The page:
As the new Indian government presented its first ever Rail Budget in the parliament on 8th July, 2014, I got thinking about railway accidents the last one being as recent as on 25th June, 2014 and it resulted in death of 4 people and several were injured. So, here is a visualization that shows all the rail accidents since 1891. There is no clear trend in terms of number of accidents or number of casualties over time. 1990s is the worst decade in the recorded history in terms of deaths and injuries that happened in railway accidents. Numbers for current decade are alarming in the sense that within first 5 years, 61 accidents have occurred which is the highest number for a decade and these accidents have already resulted in 633+ deaths and 1114+ injuries. Accurate numbers of deaths/injuries not easily available, but these numbers are bound to be higher. These numbers are a clear cut indication that the government needs to take strong steps to curb such accidents.
Data source used is the list of rail incidents on Wikipedia: http://en.wikipedia.org/wiki/List_of_Indian_rail_incidents
Only accidents that occurred on Indian soil are considered. Incidents that occurred at the time of partition are not considered as they are different from a typical rail accident.
The list was cleaned first using OpenRefine and then several fields were extracted manually. Accident location coordinates were acquired using ggmap in R. This visualization uses the Storypoints feature of Tableau 8.2.
Facebook held 2nd bi-annual Viz Cup on 20th of last month. Being almost 8000 miles away from the place where it was being held, it was not possible to take part in it. But, as I was curious about it and was looking for some interesting data sets to explore, I checked out the data sets that were available for use in the competition. Being someone who wanted to become an astronaut for the longest time, out of all the data sets available the data set of meteorites caught my attention and that is what has been visualized here.
As I tried to understand what each feature meant by googling, I came across a very beautiful visualization: http://bolid.es/. The visualization that I have created draws inspiration from this one. Plus, it adds some more to it. I have also wanted to use features provided by ‘Pages Shelf’ in Tableau for a while and finally used it here.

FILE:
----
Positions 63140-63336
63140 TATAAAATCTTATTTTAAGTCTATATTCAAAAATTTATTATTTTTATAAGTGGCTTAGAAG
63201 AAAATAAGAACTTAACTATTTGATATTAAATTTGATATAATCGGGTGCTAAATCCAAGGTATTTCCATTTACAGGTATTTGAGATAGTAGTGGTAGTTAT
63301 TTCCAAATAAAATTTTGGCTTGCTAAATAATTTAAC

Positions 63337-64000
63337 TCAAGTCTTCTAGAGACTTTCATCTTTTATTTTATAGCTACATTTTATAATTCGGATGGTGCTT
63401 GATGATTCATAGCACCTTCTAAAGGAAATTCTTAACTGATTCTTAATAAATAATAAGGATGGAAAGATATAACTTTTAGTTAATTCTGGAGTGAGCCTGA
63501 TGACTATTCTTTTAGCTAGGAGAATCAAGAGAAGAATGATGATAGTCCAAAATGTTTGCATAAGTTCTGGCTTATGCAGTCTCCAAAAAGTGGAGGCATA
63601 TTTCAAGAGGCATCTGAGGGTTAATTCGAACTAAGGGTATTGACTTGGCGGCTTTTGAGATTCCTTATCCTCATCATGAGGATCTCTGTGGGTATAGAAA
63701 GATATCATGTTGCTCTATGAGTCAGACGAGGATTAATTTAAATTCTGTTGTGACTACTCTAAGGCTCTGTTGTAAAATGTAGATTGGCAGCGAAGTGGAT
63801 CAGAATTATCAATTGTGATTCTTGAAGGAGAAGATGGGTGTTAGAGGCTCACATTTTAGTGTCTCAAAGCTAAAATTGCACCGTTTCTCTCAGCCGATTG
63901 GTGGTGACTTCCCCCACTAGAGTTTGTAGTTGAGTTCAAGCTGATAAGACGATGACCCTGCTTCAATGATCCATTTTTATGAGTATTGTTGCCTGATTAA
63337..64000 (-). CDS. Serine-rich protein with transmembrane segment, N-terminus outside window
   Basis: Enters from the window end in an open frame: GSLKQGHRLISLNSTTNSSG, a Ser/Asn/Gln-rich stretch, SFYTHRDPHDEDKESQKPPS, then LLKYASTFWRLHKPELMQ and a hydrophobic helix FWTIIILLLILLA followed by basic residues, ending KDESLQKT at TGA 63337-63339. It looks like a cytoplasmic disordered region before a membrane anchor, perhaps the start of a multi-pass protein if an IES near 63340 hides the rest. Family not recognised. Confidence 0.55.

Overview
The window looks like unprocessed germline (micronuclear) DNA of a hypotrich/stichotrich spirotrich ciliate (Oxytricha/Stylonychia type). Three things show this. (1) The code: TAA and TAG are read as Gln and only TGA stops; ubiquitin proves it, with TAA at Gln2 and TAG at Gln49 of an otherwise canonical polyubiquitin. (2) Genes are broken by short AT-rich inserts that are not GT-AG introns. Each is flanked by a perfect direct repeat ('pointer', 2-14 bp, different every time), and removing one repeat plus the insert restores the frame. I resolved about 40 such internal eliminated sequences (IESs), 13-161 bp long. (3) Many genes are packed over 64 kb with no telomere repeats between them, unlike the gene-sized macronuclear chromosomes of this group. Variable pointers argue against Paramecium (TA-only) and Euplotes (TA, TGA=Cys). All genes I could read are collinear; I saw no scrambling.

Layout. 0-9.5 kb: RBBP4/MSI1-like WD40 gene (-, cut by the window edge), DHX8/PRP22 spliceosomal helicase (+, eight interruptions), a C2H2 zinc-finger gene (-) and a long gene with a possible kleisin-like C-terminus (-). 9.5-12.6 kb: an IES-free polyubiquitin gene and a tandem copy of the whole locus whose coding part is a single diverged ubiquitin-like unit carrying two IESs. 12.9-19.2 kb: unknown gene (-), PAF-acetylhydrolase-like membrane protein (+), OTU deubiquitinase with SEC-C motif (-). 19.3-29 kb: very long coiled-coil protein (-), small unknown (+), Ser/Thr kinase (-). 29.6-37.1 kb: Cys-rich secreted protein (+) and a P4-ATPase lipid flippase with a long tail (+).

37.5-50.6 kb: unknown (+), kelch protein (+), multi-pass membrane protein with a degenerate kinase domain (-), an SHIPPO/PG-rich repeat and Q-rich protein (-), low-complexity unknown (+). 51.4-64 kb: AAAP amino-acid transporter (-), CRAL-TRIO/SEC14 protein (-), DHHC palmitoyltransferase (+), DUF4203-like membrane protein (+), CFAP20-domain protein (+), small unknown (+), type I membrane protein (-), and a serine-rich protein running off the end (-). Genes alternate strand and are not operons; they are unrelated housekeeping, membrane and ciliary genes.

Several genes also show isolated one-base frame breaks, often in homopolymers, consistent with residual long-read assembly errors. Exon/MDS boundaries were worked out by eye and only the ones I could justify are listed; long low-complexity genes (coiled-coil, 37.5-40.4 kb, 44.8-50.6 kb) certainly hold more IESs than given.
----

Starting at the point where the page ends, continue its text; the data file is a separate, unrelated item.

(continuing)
So, here is the visualization of all the recorded meteorites.
What you need to know:
- A meteorite can be either an observed ‘Fall’ – someone observed it falling from the sky and the found it or it can be just ‘Found’.
- A meteorite is mainly classified in three classes: Stony, Iron, Stony-Iron. More sophisticated classifications are available, but these top level classes are used here.
What are some of the observations?
- Meteorite falls are rare compared to finds.
- Meteorites have virtually equal probability of falling anywhere on Earth, but they have high probability of being observed in high population density areas. This can be observed in the map, as ‘Falls’ are located in India, Europe, East coast of USA, China, etc. I am really curious about this phenomenon, as high population density areas also have high level of light pollution and still meteors are observed.
- In the case of ‘Finds’, they have high probability of being found in areas where there is less human activity as well as certain other favourable circumstances (See Wikipedia article for details: http://en.wikipedia.org/wiki/Meteorite#Finds) We can observe this phenomenon in the map, as many ‘Finds’ are located in Antarctica, Sahara desert, Western Australia, etc.
- In the earlier part of the recorded history (before 1900), falls were high compared to finds. Systematic expeditions that started in the last quarter of the last century resulted in really high number of meteorites being “found”.
Alright, get ready to observe an on-demand meteor shower. Hover over the meteor in the visualization and let the falling star guide your way (First click on the image to open the viz).
This visualization uses pages shelf and its playback controls which do not work when the workbook is hosted online. Download the workbook and view it locally or using free Tableau Reader to watch the stars fall.